One could call Norm Foster the Canadian Neil Simon. Like Simon, he writes light-hearted comedies that, with the right cast and a savvy director, can pack an emotional punch as well as plenty of laughs. With “Ethan Claymore,” Little Fish Theatre hits on eight cylinders with a slick production shoehorned into an intimate space.
It is coming onto Christmas in a small farming community and Ethan Claymore (Mitchell McCollum), an egg-farmer in his late twenties, has been grieving for five years over the death of his beloved wife. His loyal neighbor, Douglas McClaren (Rodney Rincon), declares that his grief must come to an end, that he must get out into the world, talk with friends, buy new clothes and more to the point, meet the attractive new school teacher, Teresa Pike (Tara Donovan), who has just moved into town. In his emotional lethargy, Ethan lets himself be manipulated and unenthusiastically agrees to Douglas’s scheme, which includes a visit from the new teacher that very day. The plan develops a hiccup when Ethan learns that his older brother Martin (Bill Wolski), has just died of a massive heart attack. Since his name is in the program, Martin must make an appearance, either in a flashback or as a ghost. Both it turns out. What starts out as a pleasant sit-com takes a left turn onto postmortem-fantasy street.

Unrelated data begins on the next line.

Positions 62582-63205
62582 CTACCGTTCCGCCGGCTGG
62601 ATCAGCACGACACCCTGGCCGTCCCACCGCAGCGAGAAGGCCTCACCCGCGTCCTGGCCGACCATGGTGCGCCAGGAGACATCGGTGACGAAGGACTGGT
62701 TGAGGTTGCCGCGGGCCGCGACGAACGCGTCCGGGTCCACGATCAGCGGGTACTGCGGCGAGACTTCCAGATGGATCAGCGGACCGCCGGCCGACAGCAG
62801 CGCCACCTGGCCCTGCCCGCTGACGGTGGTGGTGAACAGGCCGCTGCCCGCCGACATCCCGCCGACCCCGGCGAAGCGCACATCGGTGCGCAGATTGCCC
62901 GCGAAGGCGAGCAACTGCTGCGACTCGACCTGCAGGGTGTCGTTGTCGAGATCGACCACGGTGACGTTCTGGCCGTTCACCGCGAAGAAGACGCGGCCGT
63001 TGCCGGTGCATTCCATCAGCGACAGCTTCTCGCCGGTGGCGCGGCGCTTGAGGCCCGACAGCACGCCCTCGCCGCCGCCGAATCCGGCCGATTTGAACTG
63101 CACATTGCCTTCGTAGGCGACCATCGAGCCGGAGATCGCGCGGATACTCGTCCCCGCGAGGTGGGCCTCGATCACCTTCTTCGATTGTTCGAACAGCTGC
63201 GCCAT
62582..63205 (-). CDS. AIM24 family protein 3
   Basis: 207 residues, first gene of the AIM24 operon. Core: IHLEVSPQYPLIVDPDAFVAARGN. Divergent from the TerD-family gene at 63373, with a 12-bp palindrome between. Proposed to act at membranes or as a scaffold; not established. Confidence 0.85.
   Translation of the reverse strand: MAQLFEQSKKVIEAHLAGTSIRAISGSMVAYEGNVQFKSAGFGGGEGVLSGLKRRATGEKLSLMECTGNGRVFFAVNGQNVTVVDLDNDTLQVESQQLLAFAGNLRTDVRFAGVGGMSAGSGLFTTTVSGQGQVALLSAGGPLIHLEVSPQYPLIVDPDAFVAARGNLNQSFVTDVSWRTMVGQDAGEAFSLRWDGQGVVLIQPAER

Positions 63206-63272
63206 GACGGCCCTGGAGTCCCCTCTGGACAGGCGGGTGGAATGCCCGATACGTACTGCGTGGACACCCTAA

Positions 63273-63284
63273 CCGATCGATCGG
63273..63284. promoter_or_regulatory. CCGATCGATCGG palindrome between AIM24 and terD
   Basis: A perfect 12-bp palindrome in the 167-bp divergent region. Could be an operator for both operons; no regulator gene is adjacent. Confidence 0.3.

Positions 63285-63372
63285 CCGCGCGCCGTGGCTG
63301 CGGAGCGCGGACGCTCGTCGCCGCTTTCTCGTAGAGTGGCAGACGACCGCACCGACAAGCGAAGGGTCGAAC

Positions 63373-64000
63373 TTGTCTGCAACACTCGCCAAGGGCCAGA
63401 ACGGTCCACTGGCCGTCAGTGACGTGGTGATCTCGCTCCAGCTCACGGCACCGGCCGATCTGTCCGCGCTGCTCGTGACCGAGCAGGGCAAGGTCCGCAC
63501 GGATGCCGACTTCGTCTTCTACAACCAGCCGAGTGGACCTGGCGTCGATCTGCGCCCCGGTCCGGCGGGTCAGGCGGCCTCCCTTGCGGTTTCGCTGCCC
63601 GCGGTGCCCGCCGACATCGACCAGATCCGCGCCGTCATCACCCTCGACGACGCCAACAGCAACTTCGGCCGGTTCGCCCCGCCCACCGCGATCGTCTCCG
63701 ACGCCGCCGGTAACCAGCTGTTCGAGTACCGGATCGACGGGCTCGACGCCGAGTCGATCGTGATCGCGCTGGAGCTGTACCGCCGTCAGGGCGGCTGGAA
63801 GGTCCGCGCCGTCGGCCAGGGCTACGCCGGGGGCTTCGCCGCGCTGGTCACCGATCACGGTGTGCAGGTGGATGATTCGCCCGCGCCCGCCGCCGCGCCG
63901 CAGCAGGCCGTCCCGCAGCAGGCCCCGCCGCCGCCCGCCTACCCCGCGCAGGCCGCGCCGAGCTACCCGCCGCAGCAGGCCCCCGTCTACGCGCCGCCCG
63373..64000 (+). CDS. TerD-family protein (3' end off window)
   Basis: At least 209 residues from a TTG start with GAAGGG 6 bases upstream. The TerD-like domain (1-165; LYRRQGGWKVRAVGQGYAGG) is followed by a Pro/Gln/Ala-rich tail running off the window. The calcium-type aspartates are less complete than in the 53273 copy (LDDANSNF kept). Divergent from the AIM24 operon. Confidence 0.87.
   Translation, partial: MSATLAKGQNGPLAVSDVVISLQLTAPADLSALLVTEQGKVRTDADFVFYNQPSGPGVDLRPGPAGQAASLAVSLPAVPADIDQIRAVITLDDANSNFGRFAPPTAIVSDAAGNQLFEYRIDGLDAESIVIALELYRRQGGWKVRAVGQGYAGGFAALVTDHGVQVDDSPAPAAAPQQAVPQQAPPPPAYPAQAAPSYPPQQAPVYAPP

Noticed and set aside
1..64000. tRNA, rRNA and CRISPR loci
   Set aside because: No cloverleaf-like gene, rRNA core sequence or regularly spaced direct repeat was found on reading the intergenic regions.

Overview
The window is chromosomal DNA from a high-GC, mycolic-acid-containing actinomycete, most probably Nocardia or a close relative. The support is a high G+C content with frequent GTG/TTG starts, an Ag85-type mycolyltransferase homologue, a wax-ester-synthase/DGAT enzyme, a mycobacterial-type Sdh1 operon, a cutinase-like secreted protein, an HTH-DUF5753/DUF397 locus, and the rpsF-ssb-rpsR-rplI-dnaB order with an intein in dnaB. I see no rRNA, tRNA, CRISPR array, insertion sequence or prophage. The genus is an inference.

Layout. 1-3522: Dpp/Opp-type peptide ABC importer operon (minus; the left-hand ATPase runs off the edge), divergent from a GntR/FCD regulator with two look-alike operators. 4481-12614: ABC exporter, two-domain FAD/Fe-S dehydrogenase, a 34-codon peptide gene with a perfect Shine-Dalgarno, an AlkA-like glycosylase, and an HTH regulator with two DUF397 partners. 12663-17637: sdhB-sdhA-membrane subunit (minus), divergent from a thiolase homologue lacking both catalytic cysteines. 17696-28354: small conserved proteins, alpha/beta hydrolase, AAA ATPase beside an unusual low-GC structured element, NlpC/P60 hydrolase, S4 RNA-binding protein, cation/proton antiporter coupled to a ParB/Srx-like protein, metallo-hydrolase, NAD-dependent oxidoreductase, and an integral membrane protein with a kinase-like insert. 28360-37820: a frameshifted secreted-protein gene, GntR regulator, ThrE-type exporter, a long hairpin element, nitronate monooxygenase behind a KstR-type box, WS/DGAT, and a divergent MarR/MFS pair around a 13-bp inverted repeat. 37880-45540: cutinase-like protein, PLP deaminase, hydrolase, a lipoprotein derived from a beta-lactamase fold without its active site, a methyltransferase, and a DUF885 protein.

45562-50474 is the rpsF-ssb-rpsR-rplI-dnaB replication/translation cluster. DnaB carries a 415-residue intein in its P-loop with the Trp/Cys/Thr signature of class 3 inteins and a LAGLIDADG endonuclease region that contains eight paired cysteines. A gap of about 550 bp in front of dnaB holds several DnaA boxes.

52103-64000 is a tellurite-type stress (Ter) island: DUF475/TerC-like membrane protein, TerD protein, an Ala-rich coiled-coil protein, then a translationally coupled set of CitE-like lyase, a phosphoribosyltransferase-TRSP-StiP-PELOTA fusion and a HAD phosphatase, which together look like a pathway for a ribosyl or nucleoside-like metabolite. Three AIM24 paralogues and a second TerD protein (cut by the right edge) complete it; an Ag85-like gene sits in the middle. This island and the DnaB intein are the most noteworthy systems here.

Mr. McCollum, in a performance as easy and appealing as unlabored breath, is simply superb in the title role, always engaged and filled with low-key charisma. As Ethan’s brother Martin, Mr. Wolski is every inch the hostile car salesman, not a little confused by his new role as a spirit sent on a mission by forces unknown in a situation unclear. He calls his brother “Nancy,” a derisive moniker from their youth. In flash backs, in which the actors take on the personas of their childhood selves, we learn of conflict generated by an older, athletic brother’s disdain for his younger brother’s gentler, artistic nature. An unfortunate accident that Martin blames on his brother and an act of callous retribution causes a bitter estrangement between the siblings.
As Ethan’s, kindly, avuncular neighbor Douglas, Mr. Rincon carries the comedy with a light touch and impeccable timing aided by the production’s polished use of a little stage magic. Ms. Donovan is ideal as Teresa Pike, a character of ever-revealing complexity as the play heads resolutely to the anticipated dénouement. It’s a comedy after all, faithful to the form’s classic circularity.
The production, under the razor-sharp direction of Holly Baker-Kreiswirth, looks and sounds terrific. Aaron Francis has designed an attractively detailed unit set that represents a modern country farmhouse, complete with a glowing wood stove. Lighting designer Christopher Singleton makes that stove glow with a fire that changes in intensity at key moments, and his plot includes effective, eerie transitions in and out of fantasy and memory. Costumes by Diana Mann are well chosen and reinforce character. And the sound design by the director, including the excellent selections of well-chosen folk songs, enhances the entire show.
If you are looking for something different for the holidays, this is it. “Ethan Clayton” runs through December 19 at Little Fish Theatre, 777 S. Centre Street, San Pedro.